Toxicity and sublethal effects of allyl isothiocyanate to Sitophilus zeamais on population development and walking behavior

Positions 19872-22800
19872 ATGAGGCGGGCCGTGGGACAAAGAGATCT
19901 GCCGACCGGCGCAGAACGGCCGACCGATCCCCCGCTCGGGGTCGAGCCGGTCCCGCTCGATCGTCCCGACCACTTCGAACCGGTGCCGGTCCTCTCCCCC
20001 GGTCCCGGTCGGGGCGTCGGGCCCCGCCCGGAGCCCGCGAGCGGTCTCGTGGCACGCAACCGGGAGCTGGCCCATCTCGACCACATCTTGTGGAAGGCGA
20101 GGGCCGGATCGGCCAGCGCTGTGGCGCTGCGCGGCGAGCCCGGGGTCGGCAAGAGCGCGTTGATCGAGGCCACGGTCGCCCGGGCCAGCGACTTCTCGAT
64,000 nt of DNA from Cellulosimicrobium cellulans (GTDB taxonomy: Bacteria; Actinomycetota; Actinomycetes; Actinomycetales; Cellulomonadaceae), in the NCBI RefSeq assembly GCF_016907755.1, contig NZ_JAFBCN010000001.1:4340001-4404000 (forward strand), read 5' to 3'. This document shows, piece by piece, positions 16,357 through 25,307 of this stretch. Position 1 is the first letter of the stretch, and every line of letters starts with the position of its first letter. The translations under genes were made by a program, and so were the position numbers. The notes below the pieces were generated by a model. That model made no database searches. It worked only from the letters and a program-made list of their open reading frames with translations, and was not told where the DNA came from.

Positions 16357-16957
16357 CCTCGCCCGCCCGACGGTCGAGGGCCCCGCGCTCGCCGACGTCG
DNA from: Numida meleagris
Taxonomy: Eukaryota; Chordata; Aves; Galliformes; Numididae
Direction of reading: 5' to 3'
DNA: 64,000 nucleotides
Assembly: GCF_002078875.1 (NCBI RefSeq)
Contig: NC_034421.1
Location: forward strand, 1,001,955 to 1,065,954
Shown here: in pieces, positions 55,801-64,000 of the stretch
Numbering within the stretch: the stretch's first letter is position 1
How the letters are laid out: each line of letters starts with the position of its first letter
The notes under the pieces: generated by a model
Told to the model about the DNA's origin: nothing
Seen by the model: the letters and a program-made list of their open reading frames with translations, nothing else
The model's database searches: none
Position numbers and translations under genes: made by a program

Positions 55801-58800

Essential oils and their derivatives have been suggested as promising alternatives for the control of insect pests. However, the potential sublethal effects of these substances on insects can contribute to the development of resistance strategies that could compromise its control. This study aimed to evaluate the toxicity of allyl isothiocyanate (AITC) on adults of five populations of Sitophilus zeamais (Coleoptera: Curculionidae). The effects of sublethal doses of AITC on the locomotor behavior and development of the insect population were also evaluated. The AITC toxicity was determined by a bioassay for lethal concentrations, wherein the mortality curves were established using increasing concentrations of AITC ranging from 0.5 to 10.0 μL L−1. The locomotor behavior was evaluated by distance walked, walking velocity and resting time. In addition, the daily and cumulative emergencies for all populations were evaluated. The LC50 found indicated a uniform susceptibility among the populations studied, without any indication of resistance to the AITC. All populations of S. zeamais had their population growth rates affected by sublethal exposure to AITC, presenting delayed accumulated emergence and a reduction up to 80.9% in the daily emergence. Although differences have been observed in the pattern of walking of the populations, treatment with AITC did not influence their locomotor behavior. The results indicate a lower risk of resistance development in the short term, suggesting that AITC can be a potential alternative for the control of S. zeamais on stored products.